I read and listened to the debate with recognition, taking on Lukianoff and Haidt here in Salon at the time and also Deresiewicz, here in Salon, as well. Then, just last month, I dug up a vaguely remembered essay, “Why They Leave: The Tyranny of the Harvard Mirror,” that The Harvard Crimson published on December 9, 1975. The column had sat unread in the paper's archives for decades (more than 20 of those years only on paper or microfilm), as well as in a file folder at the bottom of a box in my closet.
Imagine my surprise on rediscovering (and, slowly, on recalling) that the essay had been written by one James A. Sleeper, a 20-something doctoral student of late-adolescent developmental psychology at the Harvard School of Education who was also teaching writing to the college’s freshmen -- a member, in short, of the caste Deresiewicz would rattle 40 years later with his letter to his younger self. Unlike “Excellent Sheep,” however, my essay, occupying a full, broadsheet page of the yellowed, crumbling copy of The Crimson in my files, had been written not to a younger self but by one to his peers. Only now, as a recovered pearl, was it written also to my older self and perhaps to Deresiewicz, Lukianoff, Haidt and their enthusiasts.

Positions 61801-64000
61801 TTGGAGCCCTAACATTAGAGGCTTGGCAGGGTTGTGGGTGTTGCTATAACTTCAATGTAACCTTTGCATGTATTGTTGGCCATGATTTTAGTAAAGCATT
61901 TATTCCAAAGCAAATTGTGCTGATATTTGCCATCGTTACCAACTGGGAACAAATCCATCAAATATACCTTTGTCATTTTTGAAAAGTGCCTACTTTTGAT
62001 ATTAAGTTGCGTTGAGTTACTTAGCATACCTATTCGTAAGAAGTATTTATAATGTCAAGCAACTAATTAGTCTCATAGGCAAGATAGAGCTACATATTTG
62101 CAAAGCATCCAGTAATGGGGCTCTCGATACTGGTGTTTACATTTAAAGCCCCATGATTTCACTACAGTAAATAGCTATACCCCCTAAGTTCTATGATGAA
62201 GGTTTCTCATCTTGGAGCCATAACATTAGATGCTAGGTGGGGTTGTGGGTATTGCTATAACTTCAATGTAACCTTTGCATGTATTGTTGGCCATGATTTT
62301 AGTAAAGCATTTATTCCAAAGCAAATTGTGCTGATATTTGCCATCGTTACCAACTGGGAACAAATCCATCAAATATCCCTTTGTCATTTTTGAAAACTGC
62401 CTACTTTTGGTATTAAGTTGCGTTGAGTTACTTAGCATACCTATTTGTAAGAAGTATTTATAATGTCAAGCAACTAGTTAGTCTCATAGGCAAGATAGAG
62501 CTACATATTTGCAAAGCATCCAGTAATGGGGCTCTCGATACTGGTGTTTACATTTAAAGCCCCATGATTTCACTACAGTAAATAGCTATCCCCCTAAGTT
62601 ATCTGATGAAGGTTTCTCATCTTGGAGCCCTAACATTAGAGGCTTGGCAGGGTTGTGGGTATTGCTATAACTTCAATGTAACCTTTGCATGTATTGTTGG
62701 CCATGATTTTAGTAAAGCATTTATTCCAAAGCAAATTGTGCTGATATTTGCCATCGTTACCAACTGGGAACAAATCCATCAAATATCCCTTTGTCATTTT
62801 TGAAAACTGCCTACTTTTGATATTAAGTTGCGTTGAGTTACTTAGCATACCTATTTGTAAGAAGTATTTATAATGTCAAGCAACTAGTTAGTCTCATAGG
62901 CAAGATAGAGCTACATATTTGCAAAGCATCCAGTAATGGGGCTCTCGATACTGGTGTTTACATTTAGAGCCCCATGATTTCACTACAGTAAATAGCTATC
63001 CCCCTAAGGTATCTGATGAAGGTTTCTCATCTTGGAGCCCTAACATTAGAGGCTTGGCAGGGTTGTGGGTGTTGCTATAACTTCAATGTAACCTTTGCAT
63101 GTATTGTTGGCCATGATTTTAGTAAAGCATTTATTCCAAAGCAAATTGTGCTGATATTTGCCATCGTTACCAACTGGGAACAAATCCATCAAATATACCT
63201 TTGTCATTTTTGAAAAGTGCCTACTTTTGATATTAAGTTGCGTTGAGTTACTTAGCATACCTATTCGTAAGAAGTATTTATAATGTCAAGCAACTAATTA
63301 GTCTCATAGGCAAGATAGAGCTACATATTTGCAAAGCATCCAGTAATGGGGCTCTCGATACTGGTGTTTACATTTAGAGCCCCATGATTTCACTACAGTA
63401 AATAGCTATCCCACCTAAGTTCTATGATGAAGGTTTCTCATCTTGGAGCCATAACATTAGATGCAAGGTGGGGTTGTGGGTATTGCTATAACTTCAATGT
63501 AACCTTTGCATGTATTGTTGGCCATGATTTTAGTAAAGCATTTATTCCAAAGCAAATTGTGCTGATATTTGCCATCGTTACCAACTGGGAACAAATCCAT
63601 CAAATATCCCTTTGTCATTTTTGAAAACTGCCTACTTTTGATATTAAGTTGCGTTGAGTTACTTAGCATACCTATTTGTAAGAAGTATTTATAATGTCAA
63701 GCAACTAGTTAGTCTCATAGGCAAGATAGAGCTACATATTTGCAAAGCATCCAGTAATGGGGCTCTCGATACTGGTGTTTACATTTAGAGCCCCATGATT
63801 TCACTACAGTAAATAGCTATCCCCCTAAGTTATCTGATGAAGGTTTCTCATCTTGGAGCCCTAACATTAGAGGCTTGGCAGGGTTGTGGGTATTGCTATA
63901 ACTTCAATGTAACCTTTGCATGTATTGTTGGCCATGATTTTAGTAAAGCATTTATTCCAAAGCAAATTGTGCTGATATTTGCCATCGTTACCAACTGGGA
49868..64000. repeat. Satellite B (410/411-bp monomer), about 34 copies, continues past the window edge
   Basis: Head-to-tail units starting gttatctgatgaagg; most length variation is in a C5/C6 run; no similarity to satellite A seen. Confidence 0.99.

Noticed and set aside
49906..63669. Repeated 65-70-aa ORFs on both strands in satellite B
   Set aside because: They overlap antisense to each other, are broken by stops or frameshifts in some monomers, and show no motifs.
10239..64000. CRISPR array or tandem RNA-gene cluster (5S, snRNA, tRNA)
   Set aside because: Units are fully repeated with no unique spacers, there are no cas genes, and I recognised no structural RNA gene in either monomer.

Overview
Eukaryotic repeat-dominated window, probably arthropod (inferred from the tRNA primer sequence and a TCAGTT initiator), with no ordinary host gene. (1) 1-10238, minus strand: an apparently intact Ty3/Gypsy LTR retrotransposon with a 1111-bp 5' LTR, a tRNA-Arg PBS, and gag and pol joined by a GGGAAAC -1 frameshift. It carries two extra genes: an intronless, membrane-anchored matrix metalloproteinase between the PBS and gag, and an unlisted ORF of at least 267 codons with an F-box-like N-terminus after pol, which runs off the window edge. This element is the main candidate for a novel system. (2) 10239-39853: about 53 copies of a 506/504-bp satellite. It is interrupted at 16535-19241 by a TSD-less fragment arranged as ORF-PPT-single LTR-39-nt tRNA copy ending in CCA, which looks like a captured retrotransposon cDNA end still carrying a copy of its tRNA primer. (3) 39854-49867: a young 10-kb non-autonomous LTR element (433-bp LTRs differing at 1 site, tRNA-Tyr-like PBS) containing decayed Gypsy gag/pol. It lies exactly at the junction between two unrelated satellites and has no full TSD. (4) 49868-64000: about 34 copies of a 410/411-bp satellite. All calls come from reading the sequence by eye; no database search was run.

With mounting astonishment, I read myself making many of what would later be Deresiewicz’s arguments in my own words: "When so many talented, well-intentioned people are chronically lonely and confused -- or stridently busy and heartless about it -- there have to be reasons," I’d written, one of those reasons being that "[W]e are being fatefully socialized into a way of naming and knowing the world that renders whole populations invisible and whole regions in ourselves and that saddles us with gloomy characterizations of human nature that no one can keep faith with and aren't half as realistic as their proponents insist."
In the same essay, though — as if rebuking Lukianoff and Haidt’s complaints about whining or censorious students and their indulgent and/or ideologically inflamed mentors — I urged my peers “to reject the emotional parsimony of [an] institutional mentality which confuses demands for a sensually just and loving community with cries for a nursemaid.” In other words, I called both for better, deeper nurture and for more social justice.
If this little blast from the past casts any light on what Deresiewicz, Lukianoff, and Haidt have been writing, it's just as true that their declamations cast new light on what I wrote so long ago. The worries and insights of 1975 do implicitly discredit today’s orchestrated hysteria about a supposedly unprecedented meltdown among pampered college kids. But something in that hysteria suggests that some of us who were young in 1975 had something corrective to offer, after all, even if weren't quite the prophets we thought we were.
What we did know was that the political and the personal are inseparable — conservative campus critics, take note! — but that it matters that we integrate and balance them better than do the politically correct. I think that some of us understood this better than today's public scolds and visionaries do. But take a look, and judge for yourself.